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Photo Essay: Seniors Fight Eviction From Affordable San Jose Homes

| March 7, 2014
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David Tripp and his neighbors printed signs to protest the closure of the Winchester Ranch mobile home park (Mark Andrew Boyer/KQED)

David Tripp and his neighbors printed signs to protest the closure of Winchester Ranch mobile home park. (Mark Andrew Boyer/KQED)

When David Tripp moved to the Winchester Ranch mobile home community in the mid-1970s, it was only dirt. In the decades that followed, he watched it develop into one of San Jose’s most popular senior communities, with lush gardens, manicured yards and rows of small, colorful homes. But now Tripp and Winchester Ranch’s other 145 residents are fighting to stay there.

West San Jose has become one of the city’s hottest real estate markets, and rising property values have developers eyeing Winchester Ranch. “What you see in the area there is just an increase in property values,” said City Councilman Pete Constant. “That creates an environment where you have a piece of land that has appreciated at a far higher rate than any other mobile home park in the area.”

The landowner, Cali-Arioto Properties, revealed last year that it wants to sell the land to developer Pulte Homes. Residents of the park don’t want to leave, but they might not have a choice. Even though they own their homes, Winchester Ranch residents rent the land on which they stand. That puts them in a vulnerable position, but they haven’t given up hope.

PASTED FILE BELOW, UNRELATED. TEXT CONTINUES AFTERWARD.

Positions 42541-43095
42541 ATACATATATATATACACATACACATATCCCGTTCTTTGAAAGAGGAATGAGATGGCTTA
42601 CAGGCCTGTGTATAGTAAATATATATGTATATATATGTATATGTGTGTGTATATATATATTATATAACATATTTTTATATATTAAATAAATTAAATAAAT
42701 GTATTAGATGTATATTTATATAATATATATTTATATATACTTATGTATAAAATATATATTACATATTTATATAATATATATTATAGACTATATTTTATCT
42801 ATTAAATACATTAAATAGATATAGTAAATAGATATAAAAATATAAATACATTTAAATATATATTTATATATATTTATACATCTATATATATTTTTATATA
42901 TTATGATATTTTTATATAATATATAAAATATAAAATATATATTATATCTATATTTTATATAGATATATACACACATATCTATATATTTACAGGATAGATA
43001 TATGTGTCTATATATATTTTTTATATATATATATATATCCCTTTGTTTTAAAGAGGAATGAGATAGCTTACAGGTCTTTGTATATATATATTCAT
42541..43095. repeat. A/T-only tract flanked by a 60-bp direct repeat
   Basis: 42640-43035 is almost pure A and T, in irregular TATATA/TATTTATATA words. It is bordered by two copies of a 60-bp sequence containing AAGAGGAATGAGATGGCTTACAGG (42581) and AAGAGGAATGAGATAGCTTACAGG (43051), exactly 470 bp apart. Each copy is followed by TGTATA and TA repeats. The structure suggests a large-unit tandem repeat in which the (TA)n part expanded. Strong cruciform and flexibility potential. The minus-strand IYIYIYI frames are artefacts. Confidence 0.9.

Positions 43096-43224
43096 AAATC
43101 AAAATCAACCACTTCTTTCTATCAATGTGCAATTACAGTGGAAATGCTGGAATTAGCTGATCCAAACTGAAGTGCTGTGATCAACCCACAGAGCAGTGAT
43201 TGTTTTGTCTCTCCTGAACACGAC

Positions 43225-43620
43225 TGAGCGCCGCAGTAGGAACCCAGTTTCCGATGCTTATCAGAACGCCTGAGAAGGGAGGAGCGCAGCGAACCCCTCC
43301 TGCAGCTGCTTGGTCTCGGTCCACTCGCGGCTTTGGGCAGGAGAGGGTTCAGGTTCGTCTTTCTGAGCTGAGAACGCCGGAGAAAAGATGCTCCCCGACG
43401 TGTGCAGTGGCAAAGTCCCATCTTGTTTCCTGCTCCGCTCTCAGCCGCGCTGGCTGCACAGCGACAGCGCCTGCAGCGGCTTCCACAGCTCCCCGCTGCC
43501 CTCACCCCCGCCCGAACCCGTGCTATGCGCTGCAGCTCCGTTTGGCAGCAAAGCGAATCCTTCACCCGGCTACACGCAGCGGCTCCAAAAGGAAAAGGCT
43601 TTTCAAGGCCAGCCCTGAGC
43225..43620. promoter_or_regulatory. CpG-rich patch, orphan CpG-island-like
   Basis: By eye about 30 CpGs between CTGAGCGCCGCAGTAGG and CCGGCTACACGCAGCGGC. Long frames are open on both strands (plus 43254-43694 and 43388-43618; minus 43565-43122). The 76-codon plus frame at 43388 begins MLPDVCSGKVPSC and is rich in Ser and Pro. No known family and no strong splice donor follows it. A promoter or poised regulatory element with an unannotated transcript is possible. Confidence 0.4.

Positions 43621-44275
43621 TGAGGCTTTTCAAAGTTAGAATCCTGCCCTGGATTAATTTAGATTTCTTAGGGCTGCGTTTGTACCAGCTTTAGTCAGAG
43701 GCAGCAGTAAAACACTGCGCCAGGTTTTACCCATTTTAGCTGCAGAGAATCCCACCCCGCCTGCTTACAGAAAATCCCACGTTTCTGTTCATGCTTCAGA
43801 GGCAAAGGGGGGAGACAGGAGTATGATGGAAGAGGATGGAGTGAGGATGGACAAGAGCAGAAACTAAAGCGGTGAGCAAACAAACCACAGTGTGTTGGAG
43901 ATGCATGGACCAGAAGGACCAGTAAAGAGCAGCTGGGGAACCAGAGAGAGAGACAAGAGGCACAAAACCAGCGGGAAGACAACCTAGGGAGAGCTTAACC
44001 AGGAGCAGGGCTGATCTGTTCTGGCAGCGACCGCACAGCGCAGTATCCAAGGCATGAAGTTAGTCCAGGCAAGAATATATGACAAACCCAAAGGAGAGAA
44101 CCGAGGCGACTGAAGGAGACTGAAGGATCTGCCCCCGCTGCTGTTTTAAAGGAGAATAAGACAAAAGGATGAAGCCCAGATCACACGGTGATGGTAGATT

Winchester Ranch is no trailer park, said Phyllis Tripp. "They're very different. If you went from one to the other, they would look completely different inside." (Mark Andrew Boyer/KQED)

Winchester Ranch is no trailer park, said Phyllis Tripp. “They’re very different. If you went from one to the other, they would look completely different inside.” (Mark Andrew Boyer/KQED)

San Jose contains almost 60 mobile home communities, and the city has a mobile-home-park conversion ordinance on the books that governs how landowners can close and redevelop them. The ordinance has never been used, but it requires landowners to compensate residents if they close the park. The owners would also have to provide relocation and rental assistance to residents.

When Winchester Ranch residents learned about Cali-Arioto’s plan to sell, they formed a homeowners association in hopes of buying the property themselves. That, too, is covered by the ordinance: The law says that residents must be given an opportunity to make an offer on the property and negotiate with the owner. But Cali-Arioto will not be required to sell the property to the residents.

James Zahradka, an attorney with the Law Foundation of Silicon Valley, a community legal services agency, notes that more than 185 mobile home parks across California have converted to residential ownership in the past 40 years. But he acknowledges none of them was located a stone’s throw from one of the state’s hottest retail markets and that Winchester Ranch residents probably won’t be able to match Pulte’s offer.